Leaders from around the world are mourning the death of Pope Emeritus Benedict XVI, who died at the age of 95 on Saturday, Dec. 31., the Vatican reported. Benedict made history in 2013 as the first pope in modern history to step down from his position and live behind Vatican walls as a retired pope. At the time of the decision, Benedict said that because of his advanced age he no longer had the “strengths” required for job, according to The Washington Post.
Benedict, born Joseph Alois Ratzinger in Germany, was ordained a priest in 1951 and became a cardinal in 1977. After Pope John Paul II died in 2005, Cardinal Ratzinger was chosen as his successor. As Benedict XVI, the new pop inherited a job facing numerous child sexual abuse scandals. Ultimately, Pope Benedict bowed out citing his declining health. He will likely be most remembered for the resignation, the first since 1415.
Benedict’s funeral will be held on Thursday, January 4 in St. Peter’s Square, with Pope Francis, who was named his predecessor in 2013, presiding. As is traditional, on Monday, Benedict’s body will be laid in St. Peter’s Basilica for observers to pay their respect.
The King has sent a message of condolence to Pope Francis following the death of Pope Emeritus Benedict XVI:
— The Royal Family (@RoyalFamily) December 31, 2022
As news spread of the Benedict’s passing, world leaders began to send messages praising Benedict’s service to the church. President Joe Biden shared a statement from his and his wife, First Lady Jill Biden. “Jill and I join Catholics around the world, and so many others, in mourning the passing of Pope Emeritus Benedict XVI .I had the privilege of spending time with Pope Benedict at the Vatican in 2011 and will always remember his generosity and welcome as well as our meaningful conversation. He will be remembered as a renowned theologian, with a lifetime of devotion to the Church, guided by his principles and faith. As he remarked during his 2008 visit to the White House, ‘the need for global solidarity is as urgent as ever, if all people are to live in a way worthy of their dignity.’ May his focus on the ministry of charity continue to be an inspiration to us all.”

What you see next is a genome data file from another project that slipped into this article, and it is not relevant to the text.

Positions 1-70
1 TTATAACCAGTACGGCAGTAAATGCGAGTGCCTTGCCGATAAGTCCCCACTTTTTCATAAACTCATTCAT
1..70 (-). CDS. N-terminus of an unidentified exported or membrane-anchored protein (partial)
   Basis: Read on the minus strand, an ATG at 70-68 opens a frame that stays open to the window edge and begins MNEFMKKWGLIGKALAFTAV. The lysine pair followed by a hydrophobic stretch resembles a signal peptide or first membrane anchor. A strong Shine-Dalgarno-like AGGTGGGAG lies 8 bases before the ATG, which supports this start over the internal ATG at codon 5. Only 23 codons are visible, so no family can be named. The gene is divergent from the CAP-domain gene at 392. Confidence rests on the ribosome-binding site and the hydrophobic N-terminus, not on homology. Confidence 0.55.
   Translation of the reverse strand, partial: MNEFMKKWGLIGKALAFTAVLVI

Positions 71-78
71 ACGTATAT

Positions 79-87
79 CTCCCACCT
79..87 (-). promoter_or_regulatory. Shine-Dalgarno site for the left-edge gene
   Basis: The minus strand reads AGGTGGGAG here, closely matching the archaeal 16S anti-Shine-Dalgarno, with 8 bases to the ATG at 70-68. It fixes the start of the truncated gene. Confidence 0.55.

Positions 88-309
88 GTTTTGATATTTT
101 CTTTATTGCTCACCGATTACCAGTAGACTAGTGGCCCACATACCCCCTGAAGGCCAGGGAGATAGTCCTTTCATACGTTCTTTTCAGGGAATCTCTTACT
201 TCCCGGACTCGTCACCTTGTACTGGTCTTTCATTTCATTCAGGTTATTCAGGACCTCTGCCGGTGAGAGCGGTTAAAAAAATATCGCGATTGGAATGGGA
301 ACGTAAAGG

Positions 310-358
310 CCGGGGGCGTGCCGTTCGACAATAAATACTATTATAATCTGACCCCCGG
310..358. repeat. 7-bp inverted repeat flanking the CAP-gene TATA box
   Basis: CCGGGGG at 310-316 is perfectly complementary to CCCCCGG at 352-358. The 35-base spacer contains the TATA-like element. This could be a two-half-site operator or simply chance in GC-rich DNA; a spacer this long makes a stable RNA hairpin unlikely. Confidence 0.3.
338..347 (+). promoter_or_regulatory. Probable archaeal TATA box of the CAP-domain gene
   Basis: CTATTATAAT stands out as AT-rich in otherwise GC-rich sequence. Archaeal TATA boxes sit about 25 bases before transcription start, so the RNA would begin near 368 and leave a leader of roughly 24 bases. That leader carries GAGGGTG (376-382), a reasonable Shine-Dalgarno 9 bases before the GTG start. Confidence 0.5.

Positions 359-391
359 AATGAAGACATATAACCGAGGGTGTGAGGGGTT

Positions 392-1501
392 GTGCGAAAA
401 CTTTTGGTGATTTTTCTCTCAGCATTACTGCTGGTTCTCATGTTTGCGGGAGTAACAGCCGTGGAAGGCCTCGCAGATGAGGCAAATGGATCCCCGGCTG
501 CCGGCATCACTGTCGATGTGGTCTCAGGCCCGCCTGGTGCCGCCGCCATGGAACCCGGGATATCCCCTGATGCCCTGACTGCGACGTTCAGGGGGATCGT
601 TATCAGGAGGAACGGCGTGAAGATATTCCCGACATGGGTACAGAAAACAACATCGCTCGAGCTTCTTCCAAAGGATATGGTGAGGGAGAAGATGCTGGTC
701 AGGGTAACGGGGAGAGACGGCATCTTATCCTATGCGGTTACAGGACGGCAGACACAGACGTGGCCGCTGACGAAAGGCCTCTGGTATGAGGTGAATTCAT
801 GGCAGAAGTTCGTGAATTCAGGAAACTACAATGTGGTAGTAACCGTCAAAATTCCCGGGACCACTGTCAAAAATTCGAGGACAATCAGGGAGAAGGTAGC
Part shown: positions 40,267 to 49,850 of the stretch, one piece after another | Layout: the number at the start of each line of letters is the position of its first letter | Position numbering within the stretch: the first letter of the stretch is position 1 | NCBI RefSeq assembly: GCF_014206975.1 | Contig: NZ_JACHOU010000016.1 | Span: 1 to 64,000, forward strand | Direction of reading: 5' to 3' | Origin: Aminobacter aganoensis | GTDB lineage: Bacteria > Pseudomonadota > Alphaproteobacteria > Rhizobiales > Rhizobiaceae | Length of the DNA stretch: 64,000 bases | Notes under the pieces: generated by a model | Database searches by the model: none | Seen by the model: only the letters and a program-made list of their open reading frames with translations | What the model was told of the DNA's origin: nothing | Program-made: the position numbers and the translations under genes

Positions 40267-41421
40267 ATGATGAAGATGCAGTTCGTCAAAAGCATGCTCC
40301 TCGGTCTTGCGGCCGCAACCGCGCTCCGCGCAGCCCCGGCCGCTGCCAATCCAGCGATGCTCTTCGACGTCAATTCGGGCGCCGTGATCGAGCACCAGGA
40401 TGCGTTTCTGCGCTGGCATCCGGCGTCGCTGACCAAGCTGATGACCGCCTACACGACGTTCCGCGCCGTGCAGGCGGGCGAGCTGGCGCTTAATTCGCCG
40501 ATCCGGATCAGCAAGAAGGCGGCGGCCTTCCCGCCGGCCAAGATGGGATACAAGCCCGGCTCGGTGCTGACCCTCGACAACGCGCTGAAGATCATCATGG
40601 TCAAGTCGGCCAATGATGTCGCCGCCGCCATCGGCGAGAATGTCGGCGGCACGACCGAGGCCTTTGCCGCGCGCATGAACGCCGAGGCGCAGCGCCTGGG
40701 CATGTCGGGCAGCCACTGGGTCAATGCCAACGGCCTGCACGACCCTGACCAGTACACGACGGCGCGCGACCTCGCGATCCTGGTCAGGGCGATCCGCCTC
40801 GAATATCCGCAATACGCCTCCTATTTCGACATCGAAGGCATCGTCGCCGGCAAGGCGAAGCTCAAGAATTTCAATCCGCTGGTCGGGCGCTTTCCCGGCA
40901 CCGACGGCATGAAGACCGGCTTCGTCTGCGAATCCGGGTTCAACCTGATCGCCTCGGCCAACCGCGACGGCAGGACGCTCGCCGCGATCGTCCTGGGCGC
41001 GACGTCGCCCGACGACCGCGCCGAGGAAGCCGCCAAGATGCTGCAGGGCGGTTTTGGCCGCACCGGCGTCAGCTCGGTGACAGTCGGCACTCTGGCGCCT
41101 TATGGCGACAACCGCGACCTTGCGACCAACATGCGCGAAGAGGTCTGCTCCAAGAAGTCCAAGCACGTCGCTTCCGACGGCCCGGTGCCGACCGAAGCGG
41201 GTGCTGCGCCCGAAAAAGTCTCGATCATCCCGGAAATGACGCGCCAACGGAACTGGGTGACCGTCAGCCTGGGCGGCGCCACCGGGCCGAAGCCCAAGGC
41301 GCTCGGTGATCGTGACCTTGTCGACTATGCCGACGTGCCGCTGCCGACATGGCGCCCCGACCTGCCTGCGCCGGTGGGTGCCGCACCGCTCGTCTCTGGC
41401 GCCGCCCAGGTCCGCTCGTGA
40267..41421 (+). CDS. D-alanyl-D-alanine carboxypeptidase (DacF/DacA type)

King Charles III sent a personal message to Pope Francis via Twitter, which expressed his “deep sadness.” “I remember with fondness my meeting with His Holiness during my visit to the Vatican in 2009. His visit to the United Kingdom in 2010 was important in strengthening the relations between the Holy See and the United Kingdom,” said the new British monarch.
“I also recall his constant efforts to promote peace and goodwill to all people, and to strengthen the relationship between the global Anglican Communion and the Roman Catholic Church,” he added. “My wife and I send you our continued good wishes for your own pontificate. Charles R.”
German Chancellor Olaf Scholz, tweeted that the world lost a “formidable figure” of the church, a “controversial personality” and a “clever theologian,” while French President Emmanuel Macron posted that Benedict “worked with all his soul and intelligence for a more fraternal world,”
Italian Prime Minister Giorgia Meloni said that “Benedict XVI was a giant of faith and reason. He put his life at the service of the universal Church and spoke, and will continue to speak, to the hearts and minds of men with the spiritual, cultural and intellectual depth of his Magisterium.”
“Of particular importance was that during his tenure, Pope Benedict sought to highlight both the common purpose of the world’s major religions and his injunctions as to how our individual responsibilities as citizens require the highest standards of ethics in our actions,” Irish President Michael Higgins said in a statement.
This is a developing story…
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